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The 5 Emotional Stages of Our Daughter's PANDAS Diagnosis

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I think with any major life event, we have to go through an emotional processing of sorts, like when my daughter was first diagnosed with PANDAS. While PANDAS is not life-threatening, it has very much been life-altering for us. Expectations change. Normalcy seems to disappear and can be replaced by survival mode.

Here’s what the emotional process has looked like for us:

1. Confusion.

For us, the PANDAS diagnosis was not a gradual thing. It was like turning off a light switch, because it suddenly felt like we were groping around in the dark, fearing each new step. My daughter seemed just as confused. She would hear herself scream out words inappropriate for a 4-year-old, and then feel horrible about it, crying, “Mommy, why do I say those things?” In a PANDAS flare, it’s difficult to know which way is up.

One thing that does help to keep me grounded is knowing every step we take is a good step. Even if we step backwards, at least we are taking steps.

2. Denial.

Every parent of a child with PANDAS I have ever talked to has said, “I knew something wasn’t right.” As parents, we are like the stage crew at a play. We see and hear everything. But there is always a big audience out there who only sees a well-rehearsed portion of our lives, and you might find denial is a very common theme among them. I’m not trying to cast any blame though. My daughter has done and said things in the middle of a PANDAS rage that may be difficult for others to understand. I know she lets her guard down with me because she trusts me more than anyone else, which is something I try and remind myself of whenever others don’t seem to realize the challenges she faces. Denial may not be a stage every parent goes through, but I’ve found it surrounds us on a daily basis.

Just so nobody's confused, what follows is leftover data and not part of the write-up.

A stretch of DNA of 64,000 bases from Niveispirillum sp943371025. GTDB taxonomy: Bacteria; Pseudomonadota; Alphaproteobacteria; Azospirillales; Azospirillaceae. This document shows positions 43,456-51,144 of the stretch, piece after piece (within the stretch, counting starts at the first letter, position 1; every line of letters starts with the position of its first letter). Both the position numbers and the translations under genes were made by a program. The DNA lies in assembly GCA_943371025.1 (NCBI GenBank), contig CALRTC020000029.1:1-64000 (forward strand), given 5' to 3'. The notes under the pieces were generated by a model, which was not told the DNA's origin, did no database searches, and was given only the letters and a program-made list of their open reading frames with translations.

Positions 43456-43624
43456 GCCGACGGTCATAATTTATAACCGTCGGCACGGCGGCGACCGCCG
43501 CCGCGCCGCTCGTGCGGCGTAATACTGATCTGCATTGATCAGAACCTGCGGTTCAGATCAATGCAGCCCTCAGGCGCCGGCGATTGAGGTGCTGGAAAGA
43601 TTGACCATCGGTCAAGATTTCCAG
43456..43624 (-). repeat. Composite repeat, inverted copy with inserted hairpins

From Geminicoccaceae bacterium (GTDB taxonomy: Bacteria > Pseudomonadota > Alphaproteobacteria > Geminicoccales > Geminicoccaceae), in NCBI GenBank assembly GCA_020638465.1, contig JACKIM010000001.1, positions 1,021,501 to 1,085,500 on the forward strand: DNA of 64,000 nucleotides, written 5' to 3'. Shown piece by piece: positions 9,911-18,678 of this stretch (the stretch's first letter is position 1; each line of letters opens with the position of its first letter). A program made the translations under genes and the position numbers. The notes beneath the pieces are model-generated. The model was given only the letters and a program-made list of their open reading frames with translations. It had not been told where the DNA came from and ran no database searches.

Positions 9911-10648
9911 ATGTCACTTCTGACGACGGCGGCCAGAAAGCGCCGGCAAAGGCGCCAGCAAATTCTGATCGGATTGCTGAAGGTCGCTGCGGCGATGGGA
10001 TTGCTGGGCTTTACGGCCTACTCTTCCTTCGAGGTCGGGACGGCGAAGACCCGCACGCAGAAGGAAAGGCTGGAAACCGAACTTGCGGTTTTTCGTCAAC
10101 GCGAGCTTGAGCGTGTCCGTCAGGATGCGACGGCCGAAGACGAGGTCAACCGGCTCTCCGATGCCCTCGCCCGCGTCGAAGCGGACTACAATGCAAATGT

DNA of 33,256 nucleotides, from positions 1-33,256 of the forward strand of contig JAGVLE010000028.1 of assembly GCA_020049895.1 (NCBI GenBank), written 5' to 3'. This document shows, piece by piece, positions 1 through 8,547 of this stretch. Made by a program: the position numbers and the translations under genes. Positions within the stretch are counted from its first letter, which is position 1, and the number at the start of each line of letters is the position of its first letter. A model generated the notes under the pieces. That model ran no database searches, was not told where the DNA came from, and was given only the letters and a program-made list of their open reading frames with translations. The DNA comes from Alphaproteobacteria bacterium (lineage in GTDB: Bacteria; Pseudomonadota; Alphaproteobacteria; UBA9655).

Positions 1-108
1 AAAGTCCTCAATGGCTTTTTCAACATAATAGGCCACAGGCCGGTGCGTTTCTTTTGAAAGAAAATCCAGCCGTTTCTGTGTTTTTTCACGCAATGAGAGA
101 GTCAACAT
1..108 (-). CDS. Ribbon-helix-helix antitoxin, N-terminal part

3 & 4. Depression and Anger.

When my child is flaring, I never know what will set her off. As a fallible human, I get angry at her, which depresses the heck out of me. My brain knows she cannot control what she is doing or saying, but the emotional side of me is hurt by hearing my daughter scream that she hates me.

Most of all, though, I’m angry at PANDAS. I’m angry at the condition/disease/syndrome/whatever you want-to-call-it with the dumbest acronym known to mankind. That said, though, I placed depression first for a reason. While they may go hand in hand — depression causes me to want to stagnate. But anger is what propelled me to search for a diagnosis. Anger is what made me look for answers when there weren’t any. Anger is what caused me to search for a doctor who would help diagnose and treat her. Anger is what eventually led me to acceptance. Anger may be a natural, unavoidable response to difficult circumstances, but it’s our choice as to whether we allow it to eat us up inside, or let it help propel us forward into positive actions.

5. Acceptance.

Ironically enough, this last stage was the easiest. I think we parents hunger for a diagnosis. A name for the enemy who is making life challenging for our children. But most of all, we yearn for a treatment. A plan to help our child. Acceptance can not only help our children, but it can get us out of that tailspin and allow us to start steering the plane again. Once we accept, we are able to research — and many of us do for hours and hours — and advocate for our children’s care. For others though, this may be the hardest stage of all. It can be hard for people to accept a disorder that ebbs and flows, for which there is no solid diagnostic test and no set cure. Treatment is different for everyone, and what works for one child may or may not help another. That’s a hard pill to accept and swallow, but for the sake of our children, we must.

We parents of children with PANDAS must accept our “new normal.” Those who know a PANDAS child must learn to accept that PANDAS is real. That PANDAS is more life-altering than they may have imagined. They must accept we are doing the very best we can to help our children.

I realize acceptance as a parent may be easier for us than it is for those around us. But I promise that as my friend/family member/co-worker/fellow parent/complete-stranger-who-questions-my-sanity-at-the-grocery-store — the payout of your acceptance can be huge for both of us. I promise, because beyond all the compulsions and chaos is a beautifully strong child fighting a battle many of us cannot even begin to imagine.

Image via Thinkstock.

Follow this journey on The Wondering Widow.

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Originally published: January 18, 2017
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